In the near future, artificial intelligence will be populating our wardrobes, choosing our pets, and offering us friendship, according to David Mattin, TrendWatching’s head of trends and insights, who presented at last week’s Adobe Summit EMEA, in London.
In his address, titled “AI Opportunity Download: Four AI-Fuelled Consumer Trends For 2018 And Beyond,” Mattin singled out what he predicted will be four soon-to-be bot-brained crazes.
1. Motivating Improvement
Now more than ever, we are all in search of self-improvement, Mattin said. Cars and watches are the status symbols of yesteryear, replaced by yoga classes, healthy eating, and a passing knowledge of philosophy.
“Status is now about healthier, smarter, better,” he said.
Enter AI and a host of new applications designed to help us in our quest to become superhumans. Mattin pointed to the example of the goals function in Google Calendar. It helps you stick to and set exercise goals by switching gym classes you can’t make to the nearest possible time that it has learned you will be able to attend.
Another example he cited was Joonko, an app working towards a different kind of improvement: diversity in the workplace. Joonko examines recruitment data to identify unconscious (or conscious) bias events, providing on-the-spot feedback to prevent it from damaging a business.
2. AI Designed
Not sated by AI’s coaching abilities, people also increasingly want to take advantage of its creative prowess. As Mattin stated: “In 2018, rising numbers of consumers will covet and seek out the creative output of AIs and smart algorithms.”
One interesting use of AI is its role in brewing craft ale, he said. Case in point: IntelligentX Brewing Co., which uses AI to find the most popular elements of craft ales and combine them to create unique recipes, which are sent out for customer feedback. The technology uses that feedback to tweak the recipes and constantly improve them.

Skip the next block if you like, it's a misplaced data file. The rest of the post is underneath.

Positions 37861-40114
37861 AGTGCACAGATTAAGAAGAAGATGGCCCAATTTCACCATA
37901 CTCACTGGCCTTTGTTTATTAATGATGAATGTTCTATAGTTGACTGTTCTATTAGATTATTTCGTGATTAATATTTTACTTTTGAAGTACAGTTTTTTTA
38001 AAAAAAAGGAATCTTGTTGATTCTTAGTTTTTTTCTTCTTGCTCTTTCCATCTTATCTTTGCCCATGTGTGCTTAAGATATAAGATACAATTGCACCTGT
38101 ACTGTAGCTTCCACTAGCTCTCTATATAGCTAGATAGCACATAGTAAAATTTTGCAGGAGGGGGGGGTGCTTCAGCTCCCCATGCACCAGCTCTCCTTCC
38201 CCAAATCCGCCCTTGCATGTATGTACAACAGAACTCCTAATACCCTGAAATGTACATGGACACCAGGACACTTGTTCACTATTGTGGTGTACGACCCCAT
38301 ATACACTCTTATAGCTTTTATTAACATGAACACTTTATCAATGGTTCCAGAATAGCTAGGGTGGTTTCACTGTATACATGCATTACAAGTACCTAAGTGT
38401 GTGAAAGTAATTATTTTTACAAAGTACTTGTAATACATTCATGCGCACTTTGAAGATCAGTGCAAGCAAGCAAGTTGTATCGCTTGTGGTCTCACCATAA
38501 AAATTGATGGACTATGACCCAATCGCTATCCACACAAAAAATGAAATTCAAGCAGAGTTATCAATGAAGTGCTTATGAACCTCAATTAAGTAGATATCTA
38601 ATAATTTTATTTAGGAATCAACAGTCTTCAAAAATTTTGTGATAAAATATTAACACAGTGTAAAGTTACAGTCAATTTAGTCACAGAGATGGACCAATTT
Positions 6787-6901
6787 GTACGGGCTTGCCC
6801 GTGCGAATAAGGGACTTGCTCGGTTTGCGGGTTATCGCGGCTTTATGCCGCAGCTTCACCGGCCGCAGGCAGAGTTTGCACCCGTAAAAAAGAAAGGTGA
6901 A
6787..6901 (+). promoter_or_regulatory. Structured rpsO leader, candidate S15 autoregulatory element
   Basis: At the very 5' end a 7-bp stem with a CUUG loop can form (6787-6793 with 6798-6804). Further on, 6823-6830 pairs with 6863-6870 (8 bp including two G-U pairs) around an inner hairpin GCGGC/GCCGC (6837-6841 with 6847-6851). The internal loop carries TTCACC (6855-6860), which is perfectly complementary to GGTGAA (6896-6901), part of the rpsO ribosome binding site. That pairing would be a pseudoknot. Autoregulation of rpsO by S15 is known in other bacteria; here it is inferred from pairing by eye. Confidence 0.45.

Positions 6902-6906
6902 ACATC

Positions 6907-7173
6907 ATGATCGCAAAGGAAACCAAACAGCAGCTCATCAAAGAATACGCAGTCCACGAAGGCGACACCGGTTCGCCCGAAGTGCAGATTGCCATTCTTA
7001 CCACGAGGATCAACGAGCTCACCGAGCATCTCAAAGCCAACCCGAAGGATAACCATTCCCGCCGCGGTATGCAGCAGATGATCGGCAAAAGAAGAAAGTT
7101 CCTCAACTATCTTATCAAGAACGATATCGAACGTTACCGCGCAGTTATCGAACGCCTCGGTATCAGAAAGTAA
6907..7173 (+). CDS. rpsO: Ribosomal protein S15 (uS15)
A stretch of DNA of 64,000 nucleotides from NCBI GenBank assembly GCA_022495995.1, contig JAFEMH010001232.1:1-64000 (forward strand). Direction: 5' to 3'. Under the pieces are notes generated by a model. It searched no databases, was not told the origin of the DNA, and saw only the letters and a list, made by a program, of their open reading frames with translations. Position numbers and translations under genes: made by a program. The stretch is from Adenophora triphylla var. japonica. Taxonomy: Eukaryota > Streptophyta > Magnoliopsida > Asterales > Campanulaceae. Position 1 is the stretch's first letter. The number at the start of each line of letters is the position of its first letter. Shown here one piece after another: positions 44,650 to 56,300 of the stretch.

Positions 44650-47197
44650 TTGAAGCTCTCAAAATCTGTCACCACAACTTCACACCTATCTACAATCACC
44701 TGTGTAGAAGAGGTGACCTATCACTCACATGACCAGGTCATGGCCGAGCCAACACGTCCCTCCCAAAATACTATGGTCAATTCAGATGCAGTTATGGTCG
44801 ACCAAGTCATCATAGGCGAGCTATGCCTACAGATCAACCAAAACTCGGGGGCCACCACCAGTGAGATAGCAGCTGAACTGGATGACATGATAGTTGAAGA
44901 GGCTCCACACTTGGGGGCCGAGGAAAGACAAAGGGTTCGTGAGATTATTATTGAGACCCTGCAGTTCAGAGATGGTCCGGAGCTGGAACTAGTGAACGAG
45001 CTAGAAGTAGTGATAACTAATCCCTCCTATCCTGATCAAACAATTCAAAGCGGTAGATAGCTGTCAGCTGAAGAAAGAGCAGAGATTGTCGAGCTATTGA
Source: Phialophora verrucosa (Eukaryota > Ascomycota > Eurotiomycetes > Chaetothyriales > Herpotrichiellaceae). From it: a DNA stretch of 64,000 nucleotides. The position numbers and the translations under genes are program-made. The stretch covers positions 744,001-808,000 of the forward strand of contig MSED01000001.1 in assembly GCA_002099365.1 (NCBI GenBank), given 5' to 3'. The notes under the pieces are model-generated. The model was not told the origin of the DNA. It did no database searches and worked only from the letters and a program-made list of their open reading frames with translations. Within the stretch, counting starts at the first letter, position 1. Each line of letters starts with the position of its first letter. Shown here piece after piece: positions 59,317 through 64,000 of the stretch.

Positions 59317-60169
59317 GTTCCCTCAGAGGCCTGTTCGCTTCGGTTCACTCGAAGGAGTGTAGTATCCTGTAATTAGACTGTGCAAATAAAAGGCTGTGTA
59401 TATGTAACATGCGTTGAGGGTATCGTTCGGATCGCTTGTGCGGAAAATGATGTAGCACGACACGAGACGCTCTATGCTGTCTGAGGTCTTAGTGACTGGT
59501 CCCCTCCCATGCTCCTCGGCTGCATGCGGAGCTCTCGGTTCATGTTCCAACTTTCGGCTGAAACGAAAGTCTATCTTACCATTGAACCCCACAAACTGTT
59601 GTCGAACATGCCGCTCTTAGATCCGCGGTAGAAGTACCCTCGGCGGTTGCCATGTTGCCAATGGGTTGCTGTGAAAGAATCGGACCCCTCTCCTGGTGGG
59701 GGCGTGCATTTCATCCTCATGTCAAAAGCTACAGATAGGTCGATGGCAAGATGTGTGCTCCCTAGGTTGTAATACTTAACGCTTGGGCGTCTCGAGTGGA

E-commerce has changed many of our lives for the better, cutting out long shopping trips, for example, to allow us to concentrate on more important tasks. The natural progression from that, Mattin said, is a-commerce, which will allow our favourite apps to create wardrobe suggestions based on a combination of current trends and what it has learned looks most flattering on us.
Finery is one such app, which promises to organise outfits by day or occasion, manage purchases, and put items you have viewed online into a virtual wardrobe. The really clever part, Mattin said, is the suggestions the app provides, based on the clothes in your virtual wardrobe. It scours the web for similar alternatives with key differences, such as lower prices or size options, if your desired product isn’t available in the size you need.
If you’d simply like AI to reduce the tedium of ordering items that need replacing regularly, plenty of apps can assist there, too. Mattin pointed to Freda, which uses the technology to predict when its customers will need their feminine hygiene products and then order them.
4. Virtual Companions
If you were sceptical about the need for–or efficacy of–the applications associated with the first three trends, then hold on to your hats. Mattin maintained that the use of virtual companions is on the rise and could become a significant part of everyday life. “In 2018, virtual personalities will prove they have the power to entertain, educate, and heal,” he said.
Replika, he said, is an example of a virtual companion app that starts off with a flurry of questions that turn, in time, into eerily lifelike responses to your interactions. The app logs all of your responses and starts to form a mirror image of your personality, developing into a virtual companion with whom you just happen to have a remarkable number of things in common.
If you’re more of a virtual social climber, the Blue Leaf Café, in Sendai, Japan, offers patrons the chance to rub shoulders with pop royalty. Virtual pop star–yes, you read that correctly–Hatsune Miku regularly plays to packed stadiums, but during a special promotion she could also be found to chat to in the café, thanks to smartphones preloaded with an AR app created for the vocaloid megastar. While we may not be seeing virtual stars in this part of the world anytime soon, the technology at work offers some exciting possibilities, Mattin said.
With the power to make our workplaces more inclusive, our beer tastier, and our interactions with technology even more personal, it seems that AI can enhance almost every area of our lives. If you’re still sceptical, have a look at some of the ways that AI could make a difference to you in the workplace.